Let’s look at Street Fighter IV for another example. In that game, I did not understand anything about link combos. Even after reading guides and watching tutorial videos, I thought that a 1-frame link meant that the time gap between your initial button press and follow-up button press was 1 frame, or 1/60th of a second, leading me to mash out buttons really fast in hopes of connecting the two inputs. The reality is that 1 frame is a a timing window for when an input will achieve the desired result, but exactly when you hit that second button will vary based on when you pressed the first button. Part of that realization came from listening to timing between button presses on a fightstick in an episode of Excellent Adventures by Gootecks and Mike Ross. Making sense of it didn’t happen until I started playing as Cammy.
If I had stuck with Rose, developing my understanding of links would have been much slower than it already was. Her play style does not require much in the way of links, so that skill wouldn’t have gotten much exercise. As for Cammy, I wanted to play like Sako or Marlinpie. Both of those guys used a ton of link combos in order to get the most out of her, which I’d have to do as well to come even close to mimicking their style. With practice, I eventually grasped the concept of links. With that learning, my combo potential with any character is much higher thanks to the knowledge and skill foundation I built with Cammy.
3. You might find a better way to fight against that character
To put a spin on an old adage, in order to beat the man, sometimes you have to be the man. In the early days of Ultra Street Fighter IV, Decapre was mystifying. Zipping around the screen, she was a blur as I repeatedly fell for her tricks until being put out of my misery.
Playing as Decapre, I discovered a number of things that I wouldn’t have seen nearly as quickly just by fighting against her. For example, in a situation where Decapre is waking up, her Psycho Sting does not auto-correct very well in cross-up situations. As such, if she goes for it, she’ll usually swing wildly in the wrong direction, leaving her completely vulnerable to attack. For her Rapid Dagger, most versions of it aren’t safe on block, especially the heavy one. If a Decapre player’s Rapid Dagger gets blocked in close, they’re also wide open for attack. Finally, as an escape from her air Scramble mix-ups, jumping forwards or backwards is generally the easiest way to avoid that tricky situation completely.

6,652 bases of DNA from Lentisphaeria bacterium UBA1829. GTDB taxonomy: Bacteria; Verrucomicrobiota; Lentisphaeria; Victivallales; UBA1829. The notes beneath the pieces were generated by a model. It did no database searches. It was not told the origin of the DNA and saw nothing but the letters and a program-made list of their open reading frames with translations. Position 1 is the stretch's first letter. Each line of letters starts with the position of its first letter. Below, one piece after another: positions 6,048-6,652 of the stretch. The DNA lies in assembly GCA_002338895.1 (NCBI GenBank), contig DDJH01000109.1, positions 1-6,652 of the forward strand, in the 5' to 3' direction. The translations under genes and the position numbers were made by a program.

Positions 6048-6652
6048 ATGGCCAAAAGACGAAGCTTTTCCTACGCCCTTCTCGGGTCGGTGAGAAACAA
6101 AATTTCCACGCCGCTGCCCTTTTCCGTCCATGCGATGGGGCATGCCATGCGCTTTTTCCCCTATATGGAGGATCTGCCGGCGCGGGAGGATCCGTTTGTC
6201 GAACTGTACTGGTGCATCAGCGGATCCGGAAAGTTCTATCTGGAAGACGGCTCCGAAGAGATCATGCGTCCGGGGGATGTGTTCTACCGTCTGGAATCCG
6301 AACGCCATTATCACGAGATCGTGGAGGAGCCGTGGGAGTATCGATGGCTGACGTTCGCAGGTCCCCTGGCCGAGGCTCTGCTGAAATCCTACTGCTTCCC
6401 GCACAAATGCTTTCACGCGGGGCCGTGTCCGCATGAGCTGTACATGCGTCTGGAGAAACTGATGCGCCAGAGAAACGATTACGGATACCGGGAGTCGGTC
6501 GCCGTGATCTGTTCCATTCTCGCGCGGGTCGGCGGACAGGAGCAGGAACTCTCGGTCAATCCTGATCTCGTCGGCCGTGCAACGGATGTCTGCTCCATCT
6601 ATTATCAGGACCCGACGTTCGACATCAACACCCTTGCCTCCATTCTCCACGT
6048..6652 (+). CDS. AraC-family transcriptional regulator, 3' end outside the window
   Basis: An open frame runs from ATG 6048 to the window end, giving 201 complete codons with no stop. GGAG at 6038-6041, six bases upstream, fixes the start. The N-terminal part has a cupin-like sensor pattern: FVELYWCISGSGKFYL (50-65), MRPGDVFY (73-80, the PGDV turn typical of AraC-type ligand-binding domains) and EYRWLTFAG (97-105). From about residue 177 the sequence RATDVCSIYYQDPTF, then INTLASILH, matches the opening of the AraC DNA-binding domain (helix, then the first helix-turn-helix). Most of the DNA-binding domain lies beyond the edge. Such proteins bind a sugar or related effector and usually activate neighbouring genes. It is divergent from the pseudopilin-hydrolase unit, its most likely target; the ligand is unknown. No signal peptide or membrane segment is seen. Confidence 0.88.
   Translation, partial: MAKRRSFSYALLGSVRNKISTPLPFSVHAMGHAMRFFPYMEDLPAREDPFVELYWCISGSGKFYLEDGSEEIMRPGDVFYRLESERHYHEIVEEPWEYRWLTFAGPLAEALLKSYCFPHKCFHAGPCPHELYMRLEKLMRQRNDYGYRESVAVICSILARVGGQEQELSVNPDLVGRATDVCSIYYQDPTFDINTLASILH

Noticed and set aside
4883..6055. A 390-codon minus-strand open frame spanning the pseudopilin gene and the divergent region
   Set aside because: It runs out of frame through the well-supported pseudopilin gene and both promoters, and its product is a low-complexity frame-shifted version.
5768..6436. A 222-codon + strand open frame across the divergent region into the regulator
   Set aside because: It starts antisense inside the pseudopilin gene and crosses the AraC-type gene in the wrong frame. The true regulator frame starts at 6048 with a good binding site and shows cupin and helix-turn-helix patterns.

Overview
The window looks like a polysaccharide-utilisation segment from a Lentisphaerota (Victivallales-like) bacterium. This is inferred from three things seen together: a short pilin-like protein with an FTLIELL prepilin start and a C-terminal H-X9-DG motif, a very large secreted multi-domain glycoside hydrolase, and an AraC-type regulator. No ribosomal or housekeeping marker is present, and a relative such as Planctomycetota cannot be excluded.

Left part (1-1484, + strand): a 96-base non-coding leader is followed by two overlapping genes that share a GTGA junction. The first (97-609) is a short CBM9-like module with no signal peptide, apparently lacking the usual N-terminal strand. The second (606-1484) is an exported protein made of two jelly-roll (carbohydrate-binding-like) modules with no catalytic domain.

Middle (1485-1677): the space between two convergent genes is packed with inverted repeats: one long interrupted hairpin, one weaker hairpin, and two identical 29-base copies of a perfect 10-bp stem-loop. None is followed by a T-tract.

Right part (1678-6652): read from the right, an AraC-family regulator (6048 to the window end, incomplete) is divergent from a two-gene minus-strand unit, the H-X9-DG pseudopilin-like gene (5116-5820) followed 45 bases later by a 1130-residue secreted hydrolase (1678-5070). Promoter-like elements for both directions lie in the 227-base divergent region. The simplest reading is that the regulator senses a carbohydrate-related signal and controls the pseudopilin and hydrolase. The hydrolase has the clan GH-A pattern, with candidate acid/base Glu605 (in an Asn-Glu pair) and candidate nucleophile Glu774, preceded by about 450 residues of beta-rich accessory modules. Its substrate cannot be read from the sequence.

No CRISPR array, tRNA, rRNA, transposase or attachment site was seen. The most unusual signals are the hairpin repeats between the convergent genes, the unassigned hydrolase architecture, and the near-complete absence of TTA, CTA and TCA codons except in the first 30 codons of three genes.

Putting yourself in your opponent’s shoes gives you such a great perspective on how that character wants to approach a fight. It also makes you keenly aware of that character’s weaknesses. By understanding their quirks on an intimate level, you can then come up with a gameplan to exploit their weaknesses while nullifying their strengths.
4. You might develop a counter-pick option
Unless you play as Akuma in Super Street Fighter II Turbo, odds are that your main character is at a disadvantage against certain characters. While I certainly push for players to try and squeeze the most out of their mains in situations like this, having a counter-pick character on deck is also a viable option. This is not something to take lightly, as the character itself won’t win you battles if you don’t put in the time to be good with them. However, if you do get better with them, you’ll now have a back-up plan for bad situations, while improving your overall knowledge and skill during the learning process.
Taste the rainbow
The amount of work required to be a master of every character in a fighting game is prohibitively time-consuming. However, that doesn’t mean you should focus all of your efforts on one or two characters. Of course you’re going to want to develop a one main character, but your growth as a player can also come from trying your hand at learning many different characters. Since each character gives you a different perspective on how the game is played, your overall knowledge and skill is broadened by the experience of playing with others. Oftentimes, playing as others will help you develop certain aspects of your game faster thanks to the shift in perspective. Don’t be afraid to try something new!